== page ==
Center Field: When American Jewry became Zionized

Zionism is not just about asking what you can do for that country – Israel – but asking what having that homeland can do for you, right here in America.

People participate in the "Celebrate Israel" parade along 5th Ave. in New York City, US, June 4, 2017.  (photo credit: REUTERS/STEPHANIE KEITH)
People participate in the "Celebrate Israel" parade along 5th Ave. in New York City, US, June 4, 2017.
On May 14, 1948, US President Harry Truman recognized the State of Israel. That move launched America’s now-70-year-old mutually beneficial friendship with Israel. That move also culminated a half-century process of American Jews becoming Zionized, shifting from skittishness about a Jewish state to support.
Modern Zionism began in Europe, seeking to solve the Jewish Problem of rootlessness and antisemitism: if every people needed a state, so did the Jews.
But whereas Europe rejects its wandering Jews, America was different. This new “Promised Land” offered a welcoming alternative to the Jews’ ancient Promised Land. The two million Jews who arrived in America from 1880 to 1924 wanted to build new homes – not rebuild their old-new homeland. Zionism threatened many of these insecure Americans, who feared being accused of dual loyalty to “the Golden Medina,” this land whose streets were supposedly paved with gold but were often potholed with intolerance.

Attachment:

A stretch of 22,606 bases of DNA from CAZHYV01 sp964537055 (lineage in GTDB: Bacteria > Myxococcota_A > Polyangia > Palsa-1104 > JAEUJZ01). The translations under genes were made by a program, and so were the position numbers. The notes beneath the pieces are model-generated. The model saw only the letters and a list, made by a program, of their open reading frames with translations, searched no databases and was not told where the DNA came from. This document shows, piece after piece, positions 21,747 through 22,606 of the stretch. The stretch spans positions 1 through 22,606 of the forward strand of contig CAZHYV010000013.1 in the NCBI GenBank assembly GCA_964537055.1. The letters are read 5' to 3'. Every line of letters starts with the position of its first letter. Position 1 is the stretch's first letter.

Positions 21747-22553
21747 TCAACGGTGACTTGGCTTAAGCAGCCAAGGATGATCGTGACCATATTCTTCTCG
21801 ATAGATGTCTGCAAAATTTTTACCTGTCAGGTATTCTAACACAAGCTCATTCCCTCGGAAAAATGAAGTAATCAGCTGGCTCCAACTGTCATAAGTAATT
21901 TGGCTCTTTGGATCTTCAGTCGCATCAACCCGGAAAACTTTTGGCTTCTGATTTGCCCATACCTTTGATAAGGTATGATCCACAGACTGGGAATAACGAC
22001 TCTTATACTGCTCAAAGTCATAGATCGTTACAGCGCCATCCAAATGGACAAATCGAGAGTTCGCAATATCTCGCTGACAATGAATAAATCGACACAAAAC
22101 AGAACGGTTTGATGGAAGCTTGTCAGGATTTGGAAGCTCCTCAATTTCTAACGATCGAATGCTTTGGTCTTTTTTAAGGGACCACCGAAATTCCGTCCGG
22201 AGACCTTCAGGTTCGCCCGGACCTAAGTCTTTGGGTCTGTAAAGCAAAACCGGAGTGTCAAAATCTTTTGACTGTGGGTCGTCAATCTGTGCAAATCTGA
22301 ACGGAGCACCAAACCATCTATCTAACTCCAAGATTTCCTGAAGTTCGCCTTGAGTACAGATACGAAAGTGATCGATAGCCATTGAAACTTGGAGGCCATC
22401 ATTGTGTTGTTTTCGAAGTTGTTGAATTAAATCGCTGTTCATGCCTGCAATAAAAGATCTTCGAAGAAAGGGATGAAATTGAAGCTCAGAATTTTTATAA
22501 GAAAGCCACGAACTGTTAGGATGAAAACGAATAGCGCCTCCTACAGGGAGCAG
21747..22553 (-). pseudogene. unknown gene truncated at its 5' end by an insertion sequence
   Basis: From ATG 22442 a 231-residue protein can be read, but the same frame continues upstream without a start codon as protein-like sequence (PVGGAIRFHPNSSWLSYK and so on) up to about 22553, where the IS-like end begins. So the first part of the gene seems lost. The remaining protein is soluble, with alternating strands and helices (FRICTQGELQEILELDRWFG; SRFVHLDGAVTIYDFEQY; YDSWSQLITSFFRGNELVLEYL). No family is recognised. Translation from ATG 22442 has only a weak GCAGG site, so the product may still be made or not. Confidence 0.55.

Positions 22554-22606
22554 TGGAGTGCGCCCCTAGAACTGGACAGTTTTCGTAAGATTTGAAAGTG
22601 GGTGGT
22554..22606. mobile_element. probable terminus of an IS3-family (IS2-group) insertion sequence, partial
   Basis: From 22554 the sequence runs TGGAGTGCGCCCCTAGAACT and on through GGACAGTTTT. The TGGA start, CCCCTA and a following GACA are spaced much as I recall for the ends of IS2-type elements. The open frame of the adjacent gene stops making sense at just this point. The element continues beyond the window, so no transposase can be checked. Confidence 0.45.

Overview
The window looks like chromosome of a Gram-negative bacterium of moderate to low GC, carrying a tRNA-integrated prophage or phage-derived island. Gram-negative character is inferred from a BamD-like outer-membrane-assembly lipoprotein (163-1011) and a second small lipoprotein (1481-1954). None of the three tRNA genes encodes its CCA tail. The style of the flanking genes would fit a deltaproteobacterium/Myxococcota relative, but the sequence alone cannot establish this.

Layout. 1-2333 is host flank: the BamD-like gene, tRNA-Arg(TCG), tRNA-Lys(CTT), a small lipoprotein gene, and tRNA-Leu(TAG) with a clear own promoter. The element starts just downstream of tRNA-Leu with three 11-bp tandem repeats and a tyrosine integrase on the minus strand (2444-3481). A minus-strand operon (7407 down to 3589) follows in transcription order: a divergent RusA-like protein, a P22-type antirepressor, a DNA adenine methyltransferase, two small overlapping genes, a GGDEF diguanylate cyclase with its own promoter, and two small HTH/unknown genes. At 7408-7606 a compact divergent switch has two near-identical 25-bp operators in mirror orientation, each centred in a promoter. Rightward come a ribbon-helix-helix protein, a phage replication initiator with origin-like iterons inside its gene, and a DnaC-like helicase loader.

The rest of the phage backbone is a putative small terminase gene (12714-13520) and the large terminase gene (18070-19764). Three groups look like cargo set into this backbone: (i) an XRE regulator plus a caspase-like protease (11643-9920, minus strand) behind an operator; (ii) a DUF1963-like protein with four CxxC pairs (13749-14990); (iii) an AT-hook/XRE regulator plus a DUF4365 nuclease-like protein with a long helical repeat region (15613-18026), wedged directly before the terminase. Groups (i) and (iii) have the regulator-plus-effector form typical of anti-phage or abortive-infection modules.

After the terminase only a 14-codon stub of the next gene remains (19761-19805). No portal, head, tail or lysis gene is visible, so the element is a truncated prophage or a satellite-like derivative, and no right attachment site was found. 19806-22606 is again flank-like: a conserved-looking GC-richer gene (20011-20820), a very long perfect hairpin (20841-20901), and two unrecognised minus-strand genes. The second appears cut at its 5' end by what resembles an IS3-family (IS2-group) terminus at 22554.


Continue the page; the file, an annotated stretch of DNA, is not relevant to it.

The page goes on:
Anxious to please, America’s leading Reform rabbis distorted Jewish history and ideology. Their 1885 Pittsburgh Platform declared, “We consider ourselves no longer a nation, but a religious community.” Denying Jewish peoplehood and renouncing “a return to Palestine” made assimilation easier.
It took a secure American Jew, Supreme Court Justice Louis Brandeis, to start Zionizing American Jewry. Brandeis emphasized liberalism’s and Zionism’s common commitments to liberty, equality and justice. He cast the early Zionist chalutzim (pioneers) as heirs to the religiously oriented Pilgrims and the practically-minded cowboys.
Those fusions reconciled Zionism and Americanism. Brandeis declared Irish-Americans, Italian-Americans and American Jews “better Americans” for having ethnic pride. Similarly, the social theorist who coined the term multiculturalism – Horace Kallen – was a Zionist.
IN FOUNDING Hadassah, the Woman’s Zionist Organization of America in 1912, Henrietta Szold built on Brandeis, championing “practical Zionism.” This was a Zionism of rolling up your sleeves and helping fellow Jews build a homeland. In mobilizing women to raise money, learn about Zionism, establish hospitals, Szold sidetracked identity conflicts. The Zionist activists’ advocacy and fund-raising Americanized them. They became more confident and more politically astute as citizens.
Still, American Zionism remained marginal. Just as only thousands trickled into Palestine while millions surged into America until the immigration restrictions, most American Jews emphasize their newfound Americanness over their ancestral Jewishness. They echoed the 11-term California Congressman Julius Kahn, who in 1919 called America “my Zion and San Francisco my Jerusalem.”
Unfortunately, the Holocaust calmed the ideological worries. As Adolf Hitler arose, American Jews accepted Zionism as the best response to Jew-hatred. By 1937, the Reform Movement adjusted its Columbus Platform, affirming the “Jewish people” and their “obligation… to aid” in “up-building Palestine as a Jewish homeland.”